Russia withholds art loans to LACMA in retaliation for U.S. court ruling on Jewish texts

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Thirty-eight artworks from Russia that three institutions, including the State Hermitage Museum of St. Petersburg, promised to loan to the Los Angeles County Museum of Art’s “Gifts of the Sultan: The Arts of Giving at the Islamic Courts” are being withheld by the Russian government.

Scheduled to open at LACMA June 5, the show also includes more than 200 objects from other sources and will go forward regardless. But LACMA officials are hoping Russia will relent and allow the loans, including a gold- and silk-embroidered Turkish tent that is planned as a centerpiece for one section of the exhibition.

Earlier this year, after the LACMA borrowings had been arranged, the Russian government began denying loans to U.S. museums as an expression of outrage over a 2010 federal court decision that has nothing to do with art or museums and everything to do with religion and international politics.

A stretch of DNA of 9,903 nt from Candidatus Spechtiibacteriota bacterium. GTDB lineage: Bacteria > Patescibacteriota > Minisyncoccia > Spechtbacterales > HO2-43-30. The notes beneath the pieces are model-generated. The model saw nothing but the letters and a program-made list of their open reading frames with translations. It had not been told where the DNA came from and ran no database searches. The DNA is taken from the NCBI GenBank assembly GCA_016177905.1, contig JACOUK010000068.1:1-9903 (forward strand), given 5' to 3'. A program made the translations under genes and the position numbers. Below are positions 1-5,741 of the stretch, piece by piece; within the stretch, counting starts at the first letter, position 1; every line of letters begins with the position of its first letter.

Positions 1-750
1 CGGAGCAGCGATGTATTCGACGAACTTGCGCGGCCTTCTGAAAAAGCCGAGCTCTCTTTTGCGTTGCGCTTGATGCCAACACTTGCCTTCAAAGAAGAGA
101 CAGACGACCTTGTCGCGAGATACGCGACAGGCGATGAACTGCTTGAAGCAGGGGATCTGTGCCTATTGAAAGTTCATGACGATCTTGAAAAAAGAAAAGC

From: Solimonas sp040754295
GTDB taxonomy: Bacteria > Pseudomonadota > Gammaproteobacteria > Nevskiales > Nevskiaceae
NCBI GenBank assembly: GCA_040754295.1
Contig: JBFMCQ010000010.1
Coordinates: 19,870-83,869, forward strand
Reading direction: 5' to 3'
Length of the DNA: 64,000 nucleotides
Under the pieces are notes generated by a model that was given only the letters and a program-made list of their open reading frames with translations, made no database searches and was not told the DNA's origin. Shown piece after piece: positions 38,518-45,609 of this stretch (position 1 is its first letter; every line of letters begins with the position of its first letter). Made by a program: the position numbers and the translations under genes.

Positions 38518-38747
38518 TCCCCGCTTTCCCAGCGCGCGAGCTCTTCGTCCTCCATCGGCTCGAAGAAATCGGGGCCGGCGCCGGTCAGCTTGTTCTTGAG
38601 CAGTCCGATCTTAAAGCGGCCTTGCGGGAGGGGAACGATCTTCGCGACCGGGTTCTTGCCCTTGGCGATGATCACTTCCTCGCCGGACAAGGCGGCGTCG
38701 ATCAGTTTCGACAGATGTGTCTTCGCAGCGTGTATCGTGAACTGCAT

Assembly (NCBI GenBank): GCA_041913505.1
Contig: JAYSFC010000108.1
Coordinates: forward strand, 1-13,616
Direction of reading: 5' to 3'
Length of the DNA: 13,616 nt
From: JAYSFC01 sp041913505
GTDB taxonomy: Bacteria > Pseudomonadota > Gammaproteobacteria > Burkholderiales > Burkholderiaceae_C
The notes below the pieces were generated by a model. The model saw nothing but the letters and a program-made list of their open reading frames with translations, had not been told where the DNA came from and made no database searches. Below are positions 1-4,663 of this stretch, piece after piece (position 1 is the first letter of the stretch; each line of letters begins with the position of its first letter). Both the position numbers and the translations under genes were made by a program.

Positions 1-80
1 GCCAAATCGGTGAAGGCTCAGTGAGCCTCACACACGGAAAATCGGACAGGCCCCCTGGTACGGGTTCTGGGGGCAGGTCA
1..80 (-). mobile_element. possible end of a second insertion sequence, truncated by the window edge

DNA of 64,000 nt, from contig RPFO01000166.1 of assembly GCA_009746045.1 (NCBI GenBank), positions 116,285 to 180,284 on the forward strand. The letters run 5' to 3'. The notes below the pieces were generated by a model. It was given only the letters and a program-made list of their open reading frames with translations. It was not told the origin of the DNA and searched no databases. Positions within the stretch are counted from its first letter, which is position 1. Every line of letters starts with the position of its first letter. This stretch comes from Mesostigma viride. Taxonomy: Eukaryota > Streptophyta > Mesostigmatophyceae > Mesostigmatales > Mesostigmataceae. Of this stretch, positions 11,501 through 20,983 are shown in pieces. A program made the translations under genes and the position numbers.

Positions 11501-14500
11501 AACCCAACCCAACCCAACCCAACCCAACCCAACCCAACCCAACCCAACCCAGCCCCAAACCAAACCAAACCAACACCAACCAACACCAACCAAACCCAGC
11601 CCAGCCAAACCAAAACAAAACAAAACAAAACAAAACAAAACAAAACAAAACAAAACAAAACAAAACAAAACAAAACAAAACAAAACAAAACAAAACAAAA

The ruling out of U.S. District Court in Washington, D.C., last July -- and backed by an appellate court -- held that under both United States and international law, Russia must return a trove of thousands of religious books and rabbinic writings to Chabad, an international U.S.-based branch of Hasidic Judaism.


The Russian Federation’s Soviet precursors had seized the texts, which Chabad holds sacred, in two groups: some during and after the Russian Revolution, the rest during World War II, when they were stolen by the Nazis, then recovered by Soviet forces.

Now Russian authorities are disputing that an American court has the right to require the return of Russian government property –- and Russia is trying to use art loans as diplomatic leverage.

For the full story, click here.


Chabad battles Russia for trove of works

For the record, 4:45 p.m., May 25: An earlier version of this post incorrectly said ‘Sultans’ in the LACMA exhibition title, rather than ‘Sultan.’

-- Mike Boehm